• Andrews, D. G., 1983: A finite amplitude Eliassen–Palm theorem in isentropic coordinates. J. Atmos. Sci.,40, 1877–1883.

  • Appenzeller, C., H. C. Davies, and W. A. Norton, 1996: Fragmentation of stratospheric intrusions. J. Geophys. Res.,101, 1435–1456.

  • Colton, D. E., 1973: Barotropic scale interactions in the tropical upper troposphere during the northern summer. J. Atmos. Sci.,30, 1287–1302.

  • Dritschel, D. G., 1989: On the stabilization of a two-dimensional vortex strip by adverse shear. J. Fluid Mech.,206, 193–221.

  • Gallimore, R. G., and D. R. Johnson, 1981: The forcing of the meridional circulation of the isentropic zonally averaged circumpolar vortex. J. Atmos. Sci.,38, 583–599.

  • Gray, W. M., 1968: Global view of the origin of tropical disturbances and storms. Mon. Wea. Rev.,96, 669–700.

  • ——, 1979: Hurricanes: Their formation, structure and likely role in the tropical circulation. Meteorology over the Tropical Oceans, D. B. Shaw, Ed., Royal Meteorological Society, 155–218.

  • Habjan, E. E., and G. J. Holland, 1995: Extratropical transitions of tropical cyclones in the western Australia region. Proc. 21st Conf. on Hurricanes and Tropical Meteorology, Miami, FL, Amer. Meteor. Soc., 310–311.

  • Hack, J. J., and R. Jakob, 1992: Description of a global shallow water model based on the transform method. NCAR Tech. Note NCAR/TN-343+STR, 39 pp. [Available from Climate and Global Dynamics Divisions, NCAR, P.O. Box 3000, Boulder, CO 80307.].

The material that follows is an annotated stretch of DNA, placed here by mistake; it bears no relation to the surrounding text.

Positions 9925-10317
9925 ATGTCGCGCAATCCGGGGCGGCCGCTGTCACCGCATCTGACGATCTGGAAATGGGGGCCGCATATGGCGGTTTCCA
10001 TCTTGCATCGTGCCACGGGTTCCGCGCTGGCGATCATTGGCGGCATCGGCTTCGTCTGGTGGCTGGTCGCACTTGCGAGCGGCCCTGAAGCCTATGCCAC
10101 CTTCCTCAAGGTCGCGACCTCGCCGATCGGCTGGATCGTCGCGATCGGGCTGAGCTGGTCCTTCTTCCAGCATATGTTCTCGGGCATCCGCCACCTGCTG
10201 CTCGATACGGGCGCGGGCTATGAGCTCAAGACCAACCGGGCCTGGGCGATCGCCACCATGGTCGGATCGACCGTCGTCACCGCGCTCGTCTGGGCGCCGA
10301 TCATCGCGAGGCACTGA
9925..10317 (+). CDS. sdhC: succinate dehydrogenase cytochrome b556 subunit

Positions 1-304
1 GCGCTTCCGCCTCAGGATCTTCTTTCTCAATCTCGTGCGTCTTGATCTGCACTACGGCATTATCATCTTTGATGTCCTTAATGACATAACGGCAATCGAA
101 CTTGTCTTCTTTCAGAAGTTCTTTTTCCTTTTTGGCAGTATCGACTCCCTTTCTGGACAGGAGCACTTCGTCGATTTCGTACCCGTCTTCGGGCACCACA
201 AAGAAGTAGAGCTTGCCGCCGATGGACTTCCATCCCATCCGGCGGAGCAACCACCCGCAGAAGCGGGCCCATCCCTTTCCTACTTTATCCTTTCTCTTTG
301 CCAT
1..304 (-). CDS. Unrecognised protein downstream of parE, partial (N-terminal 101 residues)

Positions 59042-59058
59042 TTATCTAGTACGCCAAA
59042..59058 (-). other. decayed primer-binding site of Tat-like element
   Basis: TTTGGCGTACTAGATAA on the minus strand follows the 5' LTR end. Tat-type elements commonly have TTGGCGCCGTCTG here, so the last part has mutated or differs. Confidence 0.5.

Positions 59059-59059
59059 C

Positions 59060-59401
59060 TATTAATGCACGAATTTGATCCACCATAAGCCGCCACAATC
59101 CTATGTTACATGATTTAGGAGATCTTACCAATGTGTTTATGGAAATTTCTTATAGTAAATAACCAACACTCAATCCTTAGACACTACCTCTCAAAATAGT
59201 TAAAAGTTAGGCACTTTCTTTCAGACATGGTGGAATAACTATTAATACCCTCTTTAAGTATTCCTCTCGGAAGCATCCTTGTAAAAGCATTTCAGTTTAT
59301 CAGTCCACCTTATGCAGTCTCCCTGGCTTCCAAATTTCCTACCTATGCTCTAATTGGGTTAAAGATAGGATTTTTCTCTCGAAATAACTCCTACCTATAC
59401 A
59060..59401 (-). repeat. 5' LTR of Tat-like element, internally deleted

• Held, I., and P. J. Phillips, 1987: Linear and nonlinear barotropic decay on the sphere. J. Atmos. Sci.,44, 200–207.

  • ——, and ——, 1990: A barotropic model of the interaction between the Hadley cell and a Rossby wave. J. Atmos. Sci.,47, 856–869.

  • Hodanish, S., and W. M. Gray, 1993: An observational analysis of tropical cyclone recurvature. Mon. Wea. Rev.,121, 2665–2689.

  • Holton, J. R., P. H. Haynes, M. E. McIntyre, A. R. Douglass, R. B. Rood, and L. Pfister, 1995: Stratosphere-troposphere exchange. Rev. Geophys.,33, 403–439.

  • Hoskins, B. J., and M. J. Rodwell, 1995: A model of the Asian summer monsoon. Part I: The global scale. J. Atmos. Sci.,52, 1329–1340.

  • ——, A. J. Simmons, and D. G. Andrews, 1977: Energy dispersion in a barotropic atmosphere. Quart. J. Roy. Meteor. Soc.,103, 553–567.

  • ——, M. E. McIntyre, and A. W. Robertson, 1985: On the use and significance of isentropic potential vorticity maps. Quart. J. Roy. Meteor. Soc.,111, 877–946.

  • Jakob-Chien, R. J., J. J. Hack, and D. L. Williamson, 1995: Spectral transform solutions to the shallow water test set. J. Comput. Phys.,119, 164–187.